Spring Statement

Part of the debate – in the House of Commons at 1:17 pm on 13th March 2019.

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Photo of John Martin McDonnell John Martin McDonnell Shadow Chancellor of the Exchequer 1:17 pm, 13th March 2019

Let me thank the Chancellor for providing me with an early sight of his statement, no matter how heavily redacted. We have just witnessed a display by the Chancellor of this Government’s toxic mix of callous complacency over austerity and their grotesque incompetence over the handling of Brexit. While teachers are having to pay for the materials their pupils need, and working parents are struggling to manage as schools close early and their children are sent home, and as 5,000 of our fellow citizens will be sleeping in the cold and wet on our streets tonight, and young people are being stabbed to death in rising numbers, the Chancellor turns up today with no real end to or reversal of austerity. He threatens us—because this is what he means—saying that austerity can end only if we accept this Government’s bad deal over Brexit.

Let us look at some of the claims this Chancellor has made. He has boasted about the OBR forecast of 1.2% growth this year, but what he has not mentioned is that this has been downgraded from 1.6%. Downgrading forecasts is a pattern under this Chancellor. In November 2016, forecasts for the following year were downgraded from 2.2% to 1.4%. In autumn 2017, forecasts for the following year were downgraded from 1.6% to 1.4%. Economists are warning that what little growth there is in the economy is largely being sustained by consumption, based on high levels of household debt.

On the public finances, the Chancellor boasts about bringing down debt. Let me remind him that when Labour left office—having had to bail out his friends in the City, many of them Tory donors—the nation’s debt stood at £1 trillion. The Government have borrowed for failure and added another three quarters of a trillion to the debt since then. That is more than any Labour Government ever.

The Chancellor boasts about the deficit; he has not eliminated the deficit, as we were promised by 2015. He has simply shifted it on to the shoulders of headteachers, NHS managers, local councillors and police commissioners, and worst of all on to the backs of many of the poorest in our society. The consequences are stark: infant mortality has increased, life expectancy has reduced and yes, our communities are less safe. Police budgets have faced a £2.7 billion cut since 2010. Nothing that the Chancellor said today will make up for the human and economic consequences of those cuts.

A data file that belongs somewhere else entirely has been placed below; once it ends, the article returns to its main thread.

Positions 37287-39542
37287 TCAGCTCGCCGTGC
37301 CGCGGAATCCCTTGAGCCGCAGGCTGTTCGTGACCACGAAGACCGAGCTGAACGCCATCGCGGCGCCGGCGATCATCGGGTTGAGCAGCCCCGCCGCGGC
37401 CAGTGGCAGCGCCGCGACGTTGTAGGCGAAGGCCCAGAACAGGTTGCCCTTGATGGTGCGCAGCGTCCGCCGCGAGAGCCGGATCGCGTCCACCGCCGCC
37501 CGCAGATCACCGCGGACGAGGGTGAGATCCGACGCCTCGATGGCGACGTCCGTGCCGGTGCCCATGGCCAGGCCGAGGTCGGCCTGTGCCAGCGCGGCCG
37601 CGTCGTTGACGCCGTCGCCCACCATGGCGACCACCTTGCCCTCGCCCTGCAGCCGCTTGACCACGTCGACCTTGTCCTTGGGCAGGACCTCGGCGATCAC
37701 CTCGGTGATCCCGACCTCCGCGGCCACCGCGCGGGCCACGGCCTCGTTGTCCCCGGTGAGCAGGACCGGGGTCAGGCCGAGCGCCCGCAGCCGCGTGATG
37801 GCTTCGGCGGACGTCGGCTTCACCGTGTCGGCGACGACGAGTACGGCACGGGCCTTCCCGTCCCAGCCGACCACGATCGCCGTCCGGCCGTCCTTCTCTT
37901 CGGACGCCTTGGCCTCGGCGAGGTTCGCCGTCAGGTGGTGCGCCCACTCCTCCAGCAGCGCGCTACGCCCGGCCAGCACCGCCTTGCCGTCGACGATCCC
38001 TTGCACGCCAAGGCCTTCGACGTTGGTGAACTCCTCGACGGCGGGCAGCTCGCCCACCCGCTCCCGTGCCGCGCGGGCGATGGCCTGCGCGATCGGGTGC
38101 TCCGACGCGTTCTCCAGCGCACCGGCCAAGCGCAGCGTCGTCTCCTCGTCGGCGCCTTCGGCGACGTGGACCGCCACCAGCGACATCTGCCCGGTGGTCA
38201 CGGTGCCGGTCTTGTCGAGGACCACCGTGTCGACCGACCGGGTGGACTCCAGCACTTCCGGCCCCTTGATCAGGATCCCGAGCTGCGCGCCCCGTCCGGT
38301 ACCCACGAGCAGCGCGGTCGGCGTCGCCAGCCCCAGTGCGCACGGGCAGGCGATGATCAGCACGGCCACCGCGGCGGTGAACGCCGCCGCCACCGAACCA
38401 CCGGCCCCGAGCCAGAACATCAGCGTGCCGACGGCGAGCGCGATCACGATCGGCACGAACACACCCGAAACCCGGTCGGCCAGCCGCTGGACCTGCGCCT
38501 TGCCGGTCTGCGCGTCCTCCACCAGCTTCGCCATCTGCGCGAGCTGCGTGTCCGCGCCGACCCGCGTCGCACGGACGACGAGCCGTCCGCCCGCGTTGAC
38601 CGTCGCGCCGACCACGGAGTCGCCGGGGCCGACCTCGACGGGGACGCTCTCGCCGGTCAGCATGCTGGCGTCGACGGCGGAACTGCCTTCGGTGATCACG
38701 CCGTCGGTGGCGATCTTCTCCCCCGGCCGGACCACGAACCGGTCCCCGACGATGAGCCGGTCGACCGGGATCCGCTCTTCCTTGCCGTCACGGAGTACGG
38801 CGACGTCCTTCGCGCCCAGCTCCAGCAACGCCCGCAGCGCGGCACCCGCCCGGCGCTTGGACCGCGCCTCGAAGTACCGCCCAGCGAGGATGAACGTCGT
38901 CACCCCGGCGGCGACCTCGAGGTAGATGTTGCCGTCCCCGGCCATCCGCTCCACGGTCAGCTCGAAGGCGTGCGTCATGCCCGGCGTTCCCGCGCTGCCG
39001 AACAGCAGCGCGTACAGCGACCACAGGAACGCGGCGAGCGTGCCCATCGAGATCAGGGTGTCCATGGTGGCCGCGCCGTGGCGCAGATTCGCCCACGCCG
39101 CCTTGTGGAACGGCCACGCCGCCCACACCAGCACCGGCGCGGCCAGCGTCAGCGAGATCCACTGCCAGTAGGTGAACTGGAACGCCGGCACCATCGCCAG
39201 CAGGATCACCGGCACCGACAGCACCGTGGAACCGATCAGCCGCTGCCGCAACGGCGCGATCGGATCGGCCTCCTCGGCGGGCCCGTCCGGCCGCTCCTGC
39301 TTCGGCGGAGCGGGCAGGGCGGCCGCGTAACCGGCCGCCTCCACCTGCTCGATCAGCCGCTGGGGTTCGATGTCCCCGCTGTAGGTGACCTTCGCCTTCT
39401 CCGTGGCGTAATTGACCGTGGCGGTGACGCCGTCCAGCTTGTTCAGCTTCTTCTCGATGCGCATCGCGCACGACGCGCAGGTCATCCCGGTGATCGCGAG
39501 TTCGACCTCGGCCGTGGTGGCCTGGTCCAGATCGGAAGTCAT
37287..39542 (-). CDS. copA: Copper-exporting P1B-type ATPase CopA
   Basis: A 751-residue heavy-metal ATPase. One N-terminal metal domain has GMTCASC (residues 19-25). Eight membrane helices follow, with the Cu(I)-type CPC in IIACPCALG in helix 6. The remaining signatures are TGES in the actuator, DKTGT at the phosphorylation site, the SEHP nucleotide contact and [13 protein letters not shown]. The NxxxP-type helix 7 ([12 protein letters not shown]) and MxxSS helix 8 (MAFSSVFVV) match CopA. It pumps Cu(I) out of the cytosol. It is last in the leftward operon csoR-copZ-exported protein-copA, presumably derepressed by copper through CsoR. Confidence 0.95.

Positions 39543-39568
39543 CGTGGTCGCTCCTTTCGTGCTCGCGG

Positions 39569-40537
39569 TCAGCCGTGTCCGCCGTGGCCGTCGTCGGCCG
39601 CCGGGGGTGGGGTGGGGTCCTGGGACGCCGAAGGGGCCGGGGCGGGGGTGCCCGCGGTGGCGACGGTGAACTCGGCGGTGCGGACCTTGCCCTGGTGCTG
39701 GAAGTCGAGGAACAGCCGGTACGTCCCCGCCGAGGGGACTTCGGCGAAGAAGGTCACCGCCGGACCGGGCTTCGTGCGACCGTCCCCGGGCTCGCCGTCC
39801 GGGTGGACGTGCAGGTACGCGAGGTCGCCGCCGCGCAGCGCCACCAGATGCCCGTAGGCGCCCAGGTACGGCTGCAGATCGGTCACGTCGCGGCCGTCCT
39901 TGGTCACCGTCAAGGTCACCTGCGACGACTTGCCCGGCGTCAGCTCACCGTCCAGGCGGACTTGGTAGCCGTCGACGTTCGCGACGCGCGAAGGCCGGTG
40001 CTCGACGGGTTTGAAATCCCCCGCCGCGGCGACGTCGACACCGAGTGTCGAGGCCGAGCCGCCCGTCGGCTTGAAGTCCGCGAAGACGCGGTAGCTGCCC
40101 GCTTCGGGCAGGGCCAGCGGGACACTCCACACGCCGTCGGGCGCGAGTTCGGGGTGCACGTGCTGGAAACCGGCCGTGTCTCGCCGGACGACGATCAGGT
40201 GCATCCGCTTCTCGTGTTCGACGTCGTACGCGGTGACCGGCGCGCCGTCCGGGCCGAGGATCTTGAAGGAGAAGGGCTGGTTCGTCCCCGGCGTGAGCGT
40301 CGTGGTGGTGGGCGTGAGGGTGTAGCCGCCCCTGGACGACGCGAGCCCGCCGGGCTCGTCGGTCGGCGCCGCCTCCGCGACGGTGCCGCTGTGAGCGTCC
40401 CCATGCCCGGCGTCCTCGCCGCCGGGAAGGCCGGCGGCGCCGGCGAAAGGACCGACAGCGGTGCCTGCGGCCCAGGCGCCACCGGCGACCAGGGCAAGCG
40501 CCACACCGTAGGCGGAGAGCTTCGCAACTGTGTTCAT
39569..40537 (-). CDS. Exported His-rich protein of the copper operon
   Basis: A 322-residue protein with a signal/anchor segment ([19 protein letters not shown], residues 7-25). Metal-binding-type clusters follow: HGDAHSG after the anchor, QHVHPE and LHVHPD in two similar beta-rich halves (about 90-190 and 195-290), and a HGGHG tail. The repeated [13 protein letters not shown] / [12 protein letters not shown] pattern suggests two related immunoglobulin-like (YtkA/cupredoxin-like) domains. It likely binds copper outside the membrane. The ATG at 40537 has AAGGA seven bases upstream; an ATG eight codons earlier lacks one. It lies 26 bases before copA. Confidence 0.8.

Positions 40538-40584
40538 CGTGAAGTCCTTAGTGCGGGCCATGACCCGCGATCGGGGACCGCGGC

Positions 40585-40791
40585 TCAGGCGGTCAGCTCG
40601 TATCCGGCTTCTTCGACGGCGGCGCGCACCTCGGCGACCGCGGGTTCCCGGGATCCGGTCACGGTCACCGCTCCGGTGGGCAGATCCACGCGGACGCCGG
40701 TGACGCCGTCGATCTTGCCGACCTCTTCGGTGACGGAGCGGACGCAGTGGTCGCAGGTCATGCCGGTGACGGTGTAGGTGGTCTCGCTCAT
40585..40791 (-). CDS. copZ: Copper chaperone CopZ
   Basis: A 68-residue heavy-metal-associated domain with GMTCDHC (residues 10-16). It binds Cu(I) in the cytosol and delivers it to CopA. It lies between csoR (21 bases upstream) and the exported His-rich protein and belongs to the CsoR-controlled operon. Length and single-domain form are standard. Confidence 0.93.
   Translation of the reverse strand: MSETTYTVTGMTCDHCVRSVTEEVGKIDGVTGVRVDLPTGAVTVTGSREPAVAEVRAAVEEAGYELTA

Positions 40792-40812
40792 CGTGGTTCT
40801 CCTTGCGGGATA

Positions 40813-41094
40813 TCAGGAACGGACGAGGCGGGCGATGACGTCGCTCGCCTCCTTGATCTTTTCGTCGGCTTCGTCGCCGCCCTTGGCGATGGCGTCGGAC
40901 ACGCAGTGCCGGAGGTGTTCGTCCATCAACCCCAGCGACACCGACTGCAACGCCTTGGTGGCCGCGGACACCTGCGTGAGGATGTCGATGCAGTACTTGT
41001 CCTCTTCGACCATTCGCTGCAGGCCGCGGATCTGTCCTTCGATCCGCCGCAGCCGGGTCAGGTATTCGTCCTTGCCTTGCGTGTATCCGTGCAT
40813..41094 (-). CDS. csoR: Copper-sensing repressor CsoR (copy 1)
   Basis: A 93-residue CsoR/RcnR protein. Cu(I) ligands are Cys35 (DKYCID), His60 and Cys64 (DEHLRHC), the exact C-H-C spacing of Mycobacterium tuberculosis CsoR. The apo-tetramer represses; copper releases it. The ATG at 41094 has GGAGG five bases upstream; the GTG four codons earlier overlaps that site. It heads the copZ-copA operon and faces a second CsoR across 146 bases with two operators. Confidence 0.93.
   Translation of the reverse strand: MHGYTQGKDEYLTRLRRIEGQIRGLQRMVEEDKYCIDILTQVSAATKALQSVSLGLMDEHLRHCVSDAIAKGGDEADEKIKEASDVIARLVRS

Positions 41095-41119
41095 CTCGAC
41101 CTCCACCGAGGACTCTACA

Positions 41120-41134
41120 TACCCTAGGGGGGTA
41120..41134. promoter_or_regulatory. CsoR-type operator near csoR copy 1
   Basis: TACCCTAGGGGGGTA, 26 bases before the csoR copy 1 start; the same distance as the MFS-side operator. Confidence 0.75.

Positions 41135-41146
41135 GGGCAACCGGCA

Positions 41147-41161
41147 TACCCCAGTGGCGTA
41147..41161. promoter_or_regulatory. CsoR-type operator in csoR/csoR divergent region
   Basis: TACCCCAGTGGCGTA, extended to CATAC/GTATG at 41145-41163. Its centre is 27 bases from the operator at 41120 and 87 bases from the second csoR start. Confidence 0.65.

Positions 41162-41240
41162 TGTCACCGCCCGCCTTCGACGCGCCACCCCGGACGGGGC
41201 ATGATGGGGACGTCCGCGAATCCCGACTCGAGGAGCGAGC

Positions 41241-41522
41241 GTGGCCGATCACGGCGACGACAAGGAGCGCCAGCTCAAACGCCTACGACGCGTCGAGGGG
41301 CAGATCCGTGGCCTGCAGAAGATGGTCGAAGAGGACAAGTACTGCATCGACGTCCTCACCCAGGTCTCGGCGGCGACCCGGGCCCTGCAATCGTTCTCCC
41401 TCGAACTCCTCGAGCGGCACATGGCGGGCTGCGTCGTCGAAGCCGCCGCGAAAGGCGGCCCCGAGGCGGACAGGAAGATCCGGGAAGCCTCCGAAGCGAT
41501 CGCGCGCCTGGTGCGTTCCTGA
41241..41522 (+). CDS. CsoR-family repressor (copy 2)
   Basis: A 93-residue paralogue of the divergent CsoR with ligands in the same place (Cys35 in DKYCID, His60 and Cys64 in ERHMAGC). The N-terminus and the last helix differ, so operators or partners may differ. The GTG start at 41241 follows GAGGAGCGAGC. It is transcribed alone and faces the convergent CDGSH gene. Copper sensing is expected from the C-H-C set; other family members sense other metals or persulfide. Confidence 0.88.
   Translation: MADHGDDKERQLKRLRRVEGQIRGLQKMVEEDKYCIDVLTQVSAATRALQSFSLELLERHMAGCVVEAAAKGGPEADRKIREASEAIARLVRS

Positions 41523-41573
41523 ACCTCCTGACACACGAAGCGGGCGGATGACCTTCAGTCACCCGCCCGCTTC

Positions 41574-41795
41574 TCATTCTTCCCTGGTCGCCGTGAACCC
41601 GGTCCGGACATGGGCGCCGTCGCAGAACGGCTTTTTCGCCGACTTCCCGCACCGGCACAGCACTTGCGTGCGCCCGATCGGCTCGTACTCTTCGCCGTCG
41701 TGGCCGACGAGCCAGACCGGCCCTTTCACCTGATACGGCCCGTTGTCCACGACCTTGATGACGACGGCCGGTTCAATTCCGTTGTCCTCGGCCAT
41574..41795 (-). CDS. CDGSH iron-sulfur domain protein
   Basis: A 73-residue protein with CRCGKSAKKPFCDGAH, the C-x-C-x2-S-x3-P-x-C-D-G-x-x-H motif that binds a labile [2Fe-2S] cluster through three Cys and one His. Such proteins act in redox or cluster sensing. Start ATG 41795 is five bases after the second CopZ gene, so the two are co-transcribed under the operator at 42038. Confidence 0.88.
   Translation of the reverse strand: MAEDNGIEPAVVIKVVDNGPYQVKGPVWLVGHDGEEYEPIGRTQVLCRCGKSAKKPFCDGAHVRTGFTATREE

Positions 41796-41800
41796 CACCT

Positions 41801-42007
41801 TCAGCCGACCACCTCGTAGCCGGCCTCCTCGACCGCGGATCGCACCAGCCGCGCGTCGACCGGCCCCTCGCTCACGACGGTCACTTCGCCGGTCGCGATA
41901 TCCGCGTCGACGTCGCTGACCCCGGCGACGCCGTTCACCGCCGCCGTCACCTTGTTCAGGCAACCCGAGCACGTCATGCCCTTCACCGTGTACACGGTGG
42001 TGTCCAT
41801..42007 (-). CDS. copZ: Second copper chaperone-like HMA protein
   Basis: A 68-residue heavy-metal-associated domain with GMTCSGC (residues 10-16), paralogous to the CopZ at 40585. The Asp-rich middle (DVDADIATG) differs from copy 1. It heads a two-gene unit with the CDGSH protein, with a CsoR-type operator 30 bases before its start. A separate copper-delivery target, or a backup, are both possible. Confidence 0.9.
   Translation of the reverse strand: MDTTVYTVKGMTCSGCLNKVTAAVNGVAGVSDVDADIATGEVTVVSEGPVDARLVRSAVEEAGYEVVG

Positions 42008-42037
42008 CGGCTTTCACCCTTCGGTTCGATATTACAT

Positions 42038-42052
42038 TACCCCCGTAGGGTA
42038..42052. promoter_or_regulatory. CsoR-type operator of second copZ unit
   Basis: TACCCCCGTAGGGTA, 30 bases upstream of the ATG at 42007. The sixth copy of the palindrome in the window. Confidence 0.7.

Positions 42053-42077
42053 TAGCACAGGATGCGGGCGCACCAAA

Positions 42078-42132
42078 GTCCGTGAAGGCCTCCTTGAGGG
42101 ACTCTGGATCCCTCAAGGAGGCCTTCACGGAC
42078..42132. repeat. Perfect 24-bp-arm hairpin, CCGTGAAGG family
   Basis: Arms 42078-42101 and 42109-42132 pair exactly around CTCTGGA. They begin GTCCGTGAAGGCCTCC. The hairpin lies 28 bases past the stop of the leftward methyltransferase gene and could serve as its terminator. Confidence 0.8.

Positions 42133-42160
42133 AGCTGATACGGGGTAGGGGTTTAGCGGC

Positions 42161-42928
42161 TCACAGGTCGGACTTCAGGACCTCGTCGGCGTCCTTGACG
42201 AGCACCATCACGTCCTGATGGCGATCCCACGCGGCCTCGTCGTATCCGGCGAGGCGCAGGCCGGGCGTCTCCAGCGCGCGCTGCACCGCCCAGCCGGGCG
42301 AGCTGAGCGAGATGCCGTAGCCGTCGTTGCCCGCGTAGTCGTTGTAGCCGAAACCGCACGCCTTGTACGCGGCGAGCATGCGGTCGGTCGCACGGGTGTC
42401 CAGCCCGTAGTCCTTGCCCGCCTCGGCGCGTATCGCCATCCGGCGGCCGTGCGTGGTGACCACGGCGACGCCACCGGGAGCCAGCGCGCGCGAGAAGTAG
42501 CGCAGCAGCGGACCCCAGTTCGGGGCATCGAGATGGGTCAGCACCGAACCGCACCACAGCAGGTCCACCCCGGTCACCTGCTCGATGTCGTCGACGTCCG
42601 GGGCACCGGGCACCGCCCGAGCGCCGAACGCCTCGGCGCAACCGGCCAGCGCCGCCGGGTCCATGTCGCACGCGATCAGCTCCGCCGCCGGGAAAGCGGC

The Chancellor talks about a balanced approach; there is nothing balanced about a Government giving over £110 billion of tax cuts to the rich and corporations while 87 people a day die before they receive the care they need. The number of children coming into care has increased every year for nine years. Benefit freezes and the roll-out of universal credit are forcing people into food banks in order to survive. Let me give the Chancellor a quote:

“Sending a message to the poorest and most vulnerable in our society that we do not care”.—[Official Report, 20 October 2015;
Vol. 600, c. 876.]

That was Heidi Allen referring to the cuts to tax credits in 2015.

The number of pensioners now officially living in severe poverty, in the fifth largest economy in the world, has reached 1 million. We have a Government condemned by the UN for inflicting destitution on its own citizens. There is nothing balanced about the Government’s investment across the country. There is nothing balanced about a Government investing more than £4,000 per head for transport in London and only £1,600 per head in the north. There is nothing balanced about the fact that a male child born in Kensington in Liverpool can expect to live 18 years less than a child born in Kensington and Chelsea.

On employment and wages, this is the Government who have broken the historic link between securing a job and lifting yourself out of poverty. The Chancellor has referred to a “remarkable jobs story”; what is remarkable is that this Government have created a large-scale jobs market of low pay, long hours and precarious work. More than 2.5 million people out there are working below 15 hours a week. Some 3.8 million people are in insecure work. The Chancellor talks about pay; average wages are still below the level of 10 years ago. So it is hardly surprising that 4.5 million children are living in poverty, with nearly two thirds of them in households where someone is in work.

The Chancellor has bragged about his record on youth unemployment. Let us be clear: youth unemployment is 7% higher than the national average, it is higher than the OECD average, and it is at appalling levels for some communities. Some 26% of young black people are unemployed and 23% of young people from a Bangladeshi or Pakistani background are unemployed.

The Chancellor has claimed an advance with regard to women’s unemployment. What he does not say is that women make up 73% of those in part-time employment and are disproportionately affected by precarious work. Let me give one example: by 2020, the income of single mothers will have fallen by 18% since 2010. According to the much-respected Women’s Budget Group, women are facing the highest pay gap for full-time employees since 1999. All that on his watch.